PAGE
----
Hemp protein powder is one of the cleanest, most whole-food protein powder sources that you can use in any of your recipes. It contains no other ingredients, such as highly processed fillers, and is made entirely of raw, whole milled hemp seeds, retaining all of the essential fatty acids found in hemp.
Hemp protein is also very adaptable in the kitchen and can be used in a variety of ways. Of course, hemp protein is the best grain-free, gluten-free protein powder for smoothies, but the all-powerful hemp seed isn't limited to smoothies.
Because of the fibre in hemp, hemp is one of the best flour substitutes you can use in a recipe because it will bulk up the dish. Hemp is also a high-protein source with a nutty flavour.
Hemp Protein Powder in Grain-Free Cereal Hemp protein powder for breakfast in a grain-free cereal recipe.
Muffins Make your own muffins with hemp protein powder and some coconut, oat, or almond flour in place of refined white or wheat flour.
Hemp seeds are a popular ingredient in raw energy bites, and hemp protein is an excellent alternative with one additional benefit: the flour-like consistency of hemp protein powder makes it a better binder than plain hemp seeds.
Why is Hemp Protein Powder superior to other plant-based protein sources?
Hemp protein powder is an excellent source of protein for those who eat a plant-based diet. It contains more amino acids than rice protein and lacks the trypsin inhibitors found in soy protein powders—compounds that inhibit protein digestion in the stomach and small intestine. It contains less protein per serving than more refined soy or pea protein powders, which contain up to 90% protein. Pea protein contains all of the amino acids required by the body but is low in methionine. Methionine is required for liver health as well as various cell functions in hemp. Other plant proteins, such as pea, soy, and rice, are refined to the point where they contain very little fibre. Hemp triumphs once more in this category.
What is important to remember is that plant protein has a lot to offer and does not have the same consequences as eating animal protein, particularly processed meats, which have been linked to an increased risk of heart disease and diabetes. You can experiment with different plant-based proteins or whey protein to see what you like and what you want to avoid.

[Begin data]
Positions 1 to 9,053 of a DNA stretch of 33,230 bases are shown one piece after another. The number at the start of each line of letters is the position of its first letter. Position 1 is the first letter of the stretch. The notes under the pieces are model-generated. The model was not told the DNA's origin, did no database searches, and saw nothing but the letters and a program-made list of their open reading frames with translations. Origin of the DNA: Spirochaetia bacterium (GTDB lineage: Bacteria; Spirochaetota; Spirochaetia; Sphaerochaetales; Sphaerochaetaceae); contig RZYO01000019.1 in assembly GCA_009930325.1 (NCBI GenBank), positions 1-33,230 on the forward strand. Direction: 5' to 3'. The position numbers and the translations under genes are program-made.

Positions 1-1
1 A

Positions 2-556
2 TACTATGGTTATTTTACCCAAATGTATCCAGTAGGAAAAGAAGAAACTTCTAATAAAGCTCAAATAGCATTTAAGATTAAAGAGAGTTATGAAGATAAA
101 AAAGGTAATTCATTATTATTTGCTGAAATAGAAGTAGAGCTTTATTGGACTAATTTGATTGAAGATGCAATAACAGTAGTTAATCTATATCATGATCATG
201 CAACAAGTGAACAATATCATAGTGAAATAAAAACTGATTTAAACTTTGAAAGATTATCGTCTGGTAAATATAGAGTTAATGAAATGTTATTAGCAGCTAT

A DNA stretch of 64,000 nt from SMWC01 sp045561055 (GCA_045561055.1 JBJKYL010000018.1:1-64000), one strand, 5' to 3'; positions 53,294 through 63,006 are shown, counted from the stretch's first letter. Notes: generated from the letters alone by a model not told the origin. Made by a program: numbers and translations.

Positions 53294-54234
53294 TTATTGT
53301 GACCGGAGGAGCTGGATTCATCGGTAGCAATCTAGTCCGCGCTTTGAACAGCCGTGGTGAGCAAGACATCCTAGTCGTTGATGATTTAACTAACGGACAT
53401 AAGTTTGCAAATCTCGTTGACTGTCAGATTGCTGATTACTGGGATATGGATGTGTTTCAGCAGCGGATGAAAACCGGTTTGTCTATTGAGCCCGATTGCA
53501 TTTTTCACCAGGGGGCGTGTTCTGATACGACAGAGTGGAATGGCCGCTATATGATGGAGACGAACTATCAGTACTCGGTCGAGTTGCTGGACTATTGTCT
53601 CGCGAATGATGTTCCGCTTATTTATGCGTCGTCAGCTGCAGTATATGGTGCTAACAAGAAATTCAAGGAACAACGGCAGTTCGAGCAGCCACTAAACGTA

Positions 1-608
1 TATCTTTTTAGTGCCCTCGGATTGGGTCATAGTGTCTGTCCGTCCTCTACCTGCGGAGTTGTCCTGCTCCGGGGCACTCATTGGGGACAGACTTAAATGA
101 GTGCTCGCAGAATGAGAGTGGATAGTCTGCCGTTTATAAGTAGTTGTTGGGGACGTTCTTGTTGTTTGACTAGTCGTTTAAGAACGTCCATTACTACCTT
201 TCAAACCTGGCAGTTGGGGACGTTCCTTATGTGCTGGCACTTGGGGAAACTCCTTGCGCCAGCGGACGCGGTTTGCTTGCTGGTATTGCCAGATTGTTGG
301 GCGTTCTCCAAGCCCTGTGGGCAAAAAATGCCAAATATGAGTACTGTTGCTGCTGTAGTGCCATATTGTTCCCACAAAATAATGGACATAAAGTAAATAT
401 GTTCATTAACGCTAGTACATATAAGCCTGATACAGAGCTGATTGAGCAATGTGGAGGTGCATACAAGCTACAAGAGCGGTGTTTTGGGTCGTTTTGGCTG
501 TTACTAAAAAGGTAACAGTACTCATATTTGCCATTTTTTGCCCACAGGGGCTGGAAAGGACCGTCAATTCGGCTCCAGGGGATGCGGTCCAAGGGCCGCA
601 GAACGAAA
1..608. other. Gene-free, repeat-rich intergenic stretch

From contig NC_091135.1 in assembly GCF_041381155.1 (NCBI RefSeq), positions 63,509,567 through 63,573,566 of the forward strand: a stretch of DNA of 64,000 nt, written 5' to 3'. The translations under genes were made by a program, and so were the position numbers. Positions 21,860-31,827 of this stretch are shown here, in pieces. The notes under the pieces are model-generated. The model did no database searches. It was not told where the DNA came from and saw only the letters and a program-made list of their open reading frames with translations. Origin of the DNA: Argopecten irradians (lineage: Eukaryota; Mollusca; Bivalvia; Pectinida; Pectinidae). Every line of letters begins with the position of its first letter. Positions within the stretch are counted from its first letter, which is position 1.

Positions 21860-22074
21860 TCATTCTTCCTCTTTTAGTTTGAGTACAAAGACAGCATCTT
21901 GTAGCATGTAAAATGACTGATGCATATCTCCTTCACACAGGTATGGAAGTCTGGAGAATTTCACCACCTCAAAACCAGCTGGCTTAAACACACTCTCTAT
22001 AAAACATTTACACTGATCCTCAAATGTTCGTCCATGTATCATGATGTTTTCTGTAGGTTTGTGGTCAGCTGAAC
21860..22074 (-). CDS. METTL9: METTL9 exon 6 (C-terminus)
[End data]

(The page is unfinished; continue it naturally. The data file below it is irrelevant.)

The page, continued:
The following is the recommended dosage for both athletes and non-athletes:
Have you ever wondered how much protein is the right amount to consume?
The ideal amount of protein to consume is determined by a person's age, gender, and level of physical activity. Protein levels that are considered safe range from 0.8 grams per kilogramme of body weight [2.2 lbs.] to 2 grams per kilogramme for very active athletes.
Consume a few tablespoons of hemp protein powder within two hours of exercising for best results. It is best to consume 5-7 tablespoons if you are an athlete. Ordinary people can eat less than that.
Hemp has emerged as the new Vegan superfood:
Hemp protein powder is one of the most dependable sources of protein because it is high in antioxidants, minerals, fibre, and heart-healthy unsaturated fats - all of which are essential for brain and body health. It may not contain as much protein per serving as highly refined Soy or Pea Protein, but it is unquestionably a healthier option! When purchasing hemp protein, look for cold-pressed hemp seeds because heat processing can reduce digestibility by up to 10%.
Because an increasing number of people are adopting vegetarian or vegan diets, it is definitely worthwhile to consider it as an ideal plant-based source. Whether for moral, health, ethical, or environmental reasons, many people are attempting to reduce their meat consumption in order to contribute to the preservation of a healthy planet. Shouldn't you?